What constitutes a bubble? It is always difficult to call a bubble while you are living deep in one. For housing, a good metric was looking at local area incomes and what those in the immediate area were able to afford. But in a place like San Francisco where foreign demand is incredibly high, a high percentage of demand is coming from abroad, in particular from China. You also have big investors jumping in. Sure, if you want to qualify for a mortgage you will have to demonstrate sufficient income to purchase a home but what if you come in with cash? While the LA/OC area is the most unaffordable real estate market in the nation based on local area incomes, the San Francisco market is the most insane based on market prices of homes. Home values in San Francisco are up a stunning 72 percent from Q1 2011. Incomes don’t even remotely come close to keeping up with this. In fact, people in the San Francisco market are having a very tough time making their rents, let alone trying to chase after million dollar crap shacks. San Francisco makes SoCal look relatively mundane when it comes to real estate.
One of the many interesting dynamics of the current housing market is the lack of new home sales and also, new home construction. New housing construction tends to be a boom for the economy across all income levels. Why? People when buying a new home also tend to fill the house with the general crap that occupies a place (i.e., new beds, stoves, microwaves, televisions, etc). This crap filling exercise sets off an avalanche of economic activity. You also have construction and the inherent supplies that go into building a new McMansion. Yet the new home buying audience in Millennials tends to be in a tighter economic position than their Taco Tuesday baby boomer parents. For these reasons we have an unusually large number of grown adults living at home with parents. It is highly doubtful that these grown adults are suddenly going to cause a surge in more expensive home buying. But the new home buying that is happening is going to a smaller group of people pushing prices higher on a small amount of inventory.
America is the land of second, third, and even fourth chances. The same applies to house lusting buyers. The National Associate of Realtors (NAR) had some interesting data regarding potential future home buyers. Their analysis found that between 2006 and 2014 some 9.3 million homeowners were foreclosed on, received a deed-in-lieu of foreclosure or short sold. Bottom line, there were a boatload of people losing their homes when it was once thought to be the safest investment. We are a forward looking species and the NAR realizes that many of these foreclosure veterans are ready to get back on the home buying bandwagon once again. The problem of course is that most are buying inflated properties with massive mortgage leverage. Debt with low interest rates is the elixir of choice. So how big is this potential pipeline?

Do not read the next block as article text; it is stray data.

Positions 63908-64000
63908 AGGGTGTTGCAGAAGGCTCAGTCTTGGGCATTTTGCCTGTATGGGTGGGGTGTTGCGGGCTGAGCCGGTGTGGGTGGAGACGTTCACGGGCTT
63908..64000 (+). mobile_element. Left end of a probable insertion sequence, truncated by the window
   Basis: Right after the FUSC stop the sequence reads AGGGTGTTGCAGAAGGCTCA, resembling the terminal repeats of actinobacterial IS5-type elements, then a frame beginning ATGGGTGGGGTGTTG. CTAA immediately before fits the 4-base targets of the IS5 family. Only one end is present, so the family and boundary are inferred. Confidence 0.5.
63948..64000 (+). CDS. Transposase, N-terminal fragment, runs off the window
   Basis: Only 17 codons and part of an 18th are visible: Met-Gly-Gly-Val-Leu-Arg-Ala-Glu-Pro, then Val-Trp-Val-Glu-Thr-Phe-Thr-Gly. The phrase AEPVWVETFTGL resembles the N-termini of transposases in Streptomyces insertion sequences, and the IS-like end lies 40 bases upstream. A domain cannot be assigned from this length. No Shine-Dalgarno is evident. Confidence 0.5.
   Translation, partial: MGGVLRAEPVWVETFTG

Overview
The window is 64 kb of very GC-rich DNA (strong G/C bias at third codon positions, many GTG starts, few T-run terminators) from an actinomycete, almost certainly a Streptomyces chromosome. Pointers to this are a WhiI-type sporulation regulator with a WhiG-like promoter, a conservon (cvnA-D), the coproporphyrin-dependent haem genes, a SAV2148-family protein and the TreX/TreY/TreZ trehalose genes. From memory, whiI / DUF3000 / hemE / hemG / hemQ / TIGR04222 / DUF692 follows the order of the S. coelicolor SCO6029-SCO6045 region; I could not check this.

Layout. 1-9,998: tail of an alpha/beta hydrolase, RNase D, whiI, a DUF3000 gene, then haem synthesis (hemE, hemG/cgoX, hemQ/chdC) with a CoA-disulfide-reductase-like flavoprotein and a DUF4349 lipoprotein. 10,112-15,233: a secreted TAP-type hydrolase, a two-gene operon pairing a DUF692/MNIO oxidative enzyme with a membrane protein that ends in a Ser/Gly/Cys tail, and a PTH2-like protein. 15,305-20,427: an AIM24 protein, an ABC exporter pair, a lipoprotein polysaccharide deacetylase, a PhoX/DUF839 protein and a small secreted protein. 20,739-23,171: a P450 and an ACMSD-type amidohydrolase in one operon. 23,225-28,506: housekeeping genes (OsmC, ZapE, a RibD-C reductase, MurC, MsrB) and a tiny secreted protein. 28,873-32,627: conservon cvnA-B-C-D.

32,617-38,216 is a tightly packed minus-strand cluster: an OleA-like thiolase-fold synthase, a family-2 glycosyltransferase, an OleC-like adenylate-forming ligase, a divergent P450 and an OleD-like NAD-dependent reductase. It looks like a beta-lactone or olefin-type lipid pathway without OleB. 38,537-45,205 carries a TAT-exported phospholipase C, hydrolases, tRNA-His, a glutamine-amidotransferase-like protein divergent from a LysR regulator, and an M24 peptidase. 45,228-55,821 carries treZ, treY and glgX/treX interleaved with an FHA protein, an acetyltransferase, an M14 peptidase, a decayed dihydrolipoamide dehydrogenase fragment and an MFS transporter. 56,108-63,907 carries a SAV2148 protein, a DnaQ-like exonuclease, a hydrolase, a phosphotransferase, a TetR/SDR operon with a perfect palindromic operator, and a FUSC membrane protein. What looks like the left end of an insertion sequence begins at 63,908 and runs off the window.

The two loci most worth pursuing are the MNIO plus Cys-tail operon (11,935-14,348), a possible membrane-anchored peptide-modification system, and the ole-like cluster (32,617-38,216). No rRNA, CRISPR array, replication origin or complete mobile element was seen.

People always mention a few items when it comes to real estate values. For California they highlight location, mileage to freeways, weather, and access to employment hubs. Well if you want a good deal and according to some, every single part of L.A. County is going to gentrify so you should simply purchase in the most affordable zip codes. The argument is that if you get in early on a gentrifying neighborhood, you can make out like a bandit. This logic is usually coming from the Taco Tuesday crowd and those aspiring to purchase a hardwood floor stucco sarcophagus. So today we’ll look at four properties in Paramount and Compton. They meet all the criteria thrown out by the gentrifying crowd. People mistake luck with investing acumen. The 1,000,000+ that lost their California home to foreclosure isn’t speaking too loudly (just like those who bought Enron stock). But when it comes down to buying, they usually want others to take the first step especially in areas that might transition. Let us take a look at some of the deals to be had.
There have been a few reports highlighting that the LA/OC housing market is the least affordable in the nation. A more recent analysis by the Economic Policy Institute (EPI) found that 57 percent of Angelinos fall below a basic budget presented. We’ll show the budget shortly but these kinds of reports highlight the growing divide in many metro areas around the country. Having across the board housing price increases and rent hikes come at a consequence when wages are stagnant. For the L.A. metro area, what we have seen is a big shift to rental households (L.A. County is a majority renting county). People may forget that the cost of living is high in the Southland even beyond housing. Many want to buy in a good school district and many are willing to dive into a crap shack for the kiddos. But many households wind up in the two-income trap; daycare, added healthcare costs, and ancillary school services to keep up with the neighbors. Housing in the form of mortgage payments and rents is eating up a larger portion of disposable income.